Primary and secondary organic aerosol from heated cooking oil emissions

Tengyu Liu, Zhaoyi Wang, Xinming Wang, Chak K. Chan
2018 Atmospheric Chemistry and Physics Discussions  
<p><strong>Abstract.</strong> Cooking emissions have been identified as a source of both primary organic aerosol (POA) and secondary organic aerosol (SOA). To examine the characteristics of SOA from cooking emissions, emissions from seven vegetable oils (sunflower, olive, peanut, corn, canola (rapeseed), soybean, and palm oils) heated at 200<span class="thinspace"></span>&amp;deg;C were photooxidized under high-NO<sub>x</sub> conditions in a smog chamber. OA was characterized using a
more » ... using a high-resolution time-of-flight aerosol mass spectrometer (HR-TOF-AMS). Sunflower, peanut, corn, canola, and soybean oil generated relatively low concentrations of POA (&amp;leq;<span class="thinspace"></span>0.5<span class="thinspace"></span>&amp;mu;g<span class="thinspace"></span>m<sup>&amp;minus;3</sup>) in the chamber. For palm and olive oil, positive matrix factorization (PMF) analysis separated POA and SOA better than the residual spectrum method. Temporal trends in concentrations of POA from heated palm oil were accurately predicted assuming first-order POA wall loss. However, this assumption overestimated POA concentrations from heated olive oil, which was attributed to the heterogeneous oxidation of POA. The mass spectra of the PMF resolved POA factor for palm oil, and the average POA from sunflower, peanut, corn, and canola oils were in better agreement (<i>&amp;theta;</i><span class="thinspace"></span>=<span class="thinspace"></span>8&amp;ndash;12&amp;deg;) with ambient cooking organic aerosol (COA) factors resolved in select Chinese megacities than those found in given European cities in the literature. The mass spectra of SOA formed from heated cooking oils had high abundances of <i>m/z</i>s 27, 28, 29, 39, 41, 44, and 55 and displayed limited similarity (<i>&amp;theta;</i><span class="thinspace"></span>><span class="thinspace"></span>20&amp;deg;) with ambient semi-volatile oxygenated OA (SV-OOA) factors. The entire OA data set measured herein follows a linear trend with a slope of approximately &amp;minus;0.4 in the Van Krevelen diagram, which may indicate oxidation mechanisms involving the addition of both carboxylic acid and alcohol/peroxide functional groups without fragmentation and/or the addition of carboxylic acid functional groups with fragmentation.</p>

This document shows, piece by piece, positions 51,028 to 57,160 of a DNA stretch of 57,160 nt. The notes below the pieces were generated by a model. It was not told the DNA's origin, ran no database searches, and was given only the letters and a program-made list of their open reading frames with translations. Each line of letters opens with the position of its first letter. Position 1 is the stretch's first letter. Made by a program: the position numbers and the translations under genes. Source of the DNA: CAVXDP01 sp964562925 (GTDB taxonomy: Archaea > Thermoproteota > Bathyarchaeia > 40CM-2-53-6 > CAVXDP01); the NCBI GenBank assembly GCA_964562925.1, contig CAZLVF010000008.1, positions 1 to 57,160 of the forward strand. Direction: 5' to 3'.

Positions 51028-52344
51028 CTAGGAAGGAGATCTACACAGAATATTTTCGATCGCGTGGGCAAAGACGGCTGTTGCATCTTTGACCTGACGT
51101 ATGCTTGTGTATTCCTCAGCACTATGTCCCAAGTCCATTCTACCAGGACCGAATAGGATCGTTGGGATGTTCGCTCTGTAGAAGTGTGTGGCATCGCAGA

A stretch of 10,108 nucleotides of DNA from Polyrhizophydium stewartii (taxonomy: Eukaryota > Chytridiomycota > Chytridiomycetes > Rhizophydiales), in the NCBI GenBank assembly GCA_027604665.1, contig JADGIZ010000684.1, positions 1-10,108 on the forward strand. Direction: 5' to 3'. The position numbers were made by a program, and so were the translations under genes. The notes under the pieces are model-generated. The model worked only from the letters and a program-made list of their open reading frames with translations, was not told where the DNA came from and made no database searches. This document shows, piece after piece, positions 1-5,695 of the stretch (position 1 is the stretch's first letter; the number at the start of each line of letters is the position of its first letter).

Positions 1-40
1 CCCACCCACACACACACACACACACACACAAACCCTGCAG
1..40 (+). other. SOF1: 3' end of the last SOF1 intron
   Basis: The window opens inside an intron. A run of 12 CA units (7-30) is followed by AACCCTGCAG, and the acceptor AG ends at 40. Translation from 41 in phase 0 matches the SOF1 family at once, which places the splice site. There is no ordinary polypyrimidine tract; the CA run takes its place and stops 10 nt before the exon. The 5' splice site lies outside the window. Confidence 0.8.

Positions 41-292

doi:10.5194/acp-2018-485 fatcat:iy6p32ilarasreuumuhpyr5jti